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Why love hurts ... literally

As Valentine's Day beckons, Concordia exercise scientist Andreas Bergdahl explains why breakups are not for the faint of heart
February 7, 2017
By Meagan Boisse

Meagan Boisse is an undergraduate in Concordia's Department of Journalism.

After a recent breakup, I found myself curled up on the couch with ice cream, a chocolate bar and Benedict Cumberbatch. Might Sherlock solve the mystery of the suddenly vanished boyfriend?

Since my relationship dissolved, I’d been queasy and agitated.

While everyone experiences heartbreak differently, feeling physically off-kilter is not uncommon, according to Andreas Bergdahl, associate professor of exercise science in the Faculty of Arts and Science.

Love hurts — both literally and figuratively. In other words, that pain in your chest? It’s real.

“Sudden emotional stress can result in weakened heart muscles. It’s called broken heart syndrome, or takotsubo cardiomyopathy,” Bergdahl says.

The specialist in cardiovascular physiology notes that the most likely cause is a rapid shift in circulating hormones.

Bergdahl explains that when we are in love our brains are flooded with neurochemicals like dopamine and oxytocin that make us experience happiness and pleasure. Following heartache, all those chemicals are washed out of the system, opening up the way for stress-induced hormones.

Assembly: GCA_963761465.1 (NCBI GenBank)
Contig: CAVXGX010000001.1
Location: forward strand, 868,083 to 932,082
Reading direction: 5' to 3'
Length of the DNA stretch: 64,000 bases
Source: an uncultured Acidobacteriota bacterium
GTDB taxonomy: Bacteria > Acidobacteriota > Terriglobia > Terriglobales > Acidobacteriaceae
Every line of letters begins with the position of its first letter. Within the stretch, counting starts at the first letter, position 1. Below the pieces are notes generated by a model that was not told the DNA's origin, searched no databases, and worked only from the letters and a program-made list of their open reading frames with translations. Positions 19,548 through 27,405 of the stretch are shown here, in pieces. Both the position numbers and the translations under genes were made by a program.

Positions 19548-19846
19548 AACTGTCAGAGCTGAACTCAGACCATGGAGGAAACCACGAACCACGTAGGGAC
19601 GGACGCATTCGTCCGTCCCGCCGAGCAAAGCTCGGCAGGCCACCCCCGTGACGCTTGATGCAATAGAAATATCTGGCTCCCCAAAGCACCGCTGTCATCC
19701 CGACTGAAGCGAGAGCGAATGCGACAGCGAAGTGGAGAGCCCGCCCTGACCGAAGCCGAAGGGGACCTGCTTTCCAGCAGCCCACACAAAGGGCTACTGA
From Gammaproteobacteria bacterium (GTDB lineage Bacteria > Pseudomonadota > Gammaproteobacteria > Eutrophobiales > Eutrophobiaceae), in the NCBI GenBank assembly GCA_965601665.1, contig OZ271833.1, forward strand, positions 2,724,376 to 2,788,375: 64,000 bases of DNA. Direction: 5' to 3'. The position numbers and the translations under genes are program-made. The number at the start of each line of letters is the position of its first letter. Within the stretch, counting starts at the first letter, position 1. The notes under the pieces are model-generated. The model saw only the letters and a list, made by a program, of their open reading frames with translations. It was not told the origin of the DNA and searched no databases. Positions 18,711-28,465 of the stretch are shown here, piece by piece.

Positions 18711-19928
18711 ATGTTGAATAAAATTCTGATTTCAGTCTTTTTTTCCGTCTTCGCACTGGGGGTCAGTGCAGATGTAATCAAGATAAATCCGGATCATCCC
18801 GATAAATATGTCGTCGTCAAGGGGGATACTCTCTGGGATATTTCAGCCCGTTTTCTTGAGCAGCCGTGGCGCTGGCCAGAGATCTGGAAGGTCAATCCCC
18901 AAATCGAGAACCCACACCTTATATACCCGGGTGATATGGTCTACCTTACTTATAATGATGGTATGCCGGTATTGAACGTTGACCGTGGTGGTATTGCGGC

“The fact that this shift can happen so quickly adds additional stress on your system, thus the pain and nausea.”

‘Much faster recovery rates’

But there is a silver lining. While you might feel like you’re dying, you’re not. And you — at least the physiological you — will get over it in time.

“An important aspect of broken heart syndrome is that the recovery rates are much faster than what is typically seen following a heart attack,” Bergdahl assures.

“Emotionally stressed individuals demonstrate drastic improvements in pumping ability within days to weeks.”

As for improving your mood, while therapy might be the answer, it is also possible to give your body a boost.

“Exercise, at an appropriate intensity, will increase blood flow and lead to the washout of the stress chemicals and a strengthening of overall well-being. It is also a great way to keep your mind occupied and flooded with ‘feel-good’ chemicals.”

Though Bergdahl admits that the biological pathways underlying the link between physical and emotional pain are still not perfectly understood, feelings do play a huge role.

Maybe it’s time to put down the chocolate bar, get off the couch and pick up yoga. Or running. The operative word being “maybe...”

Find out more about Concordia’s Department of Exercise Science.


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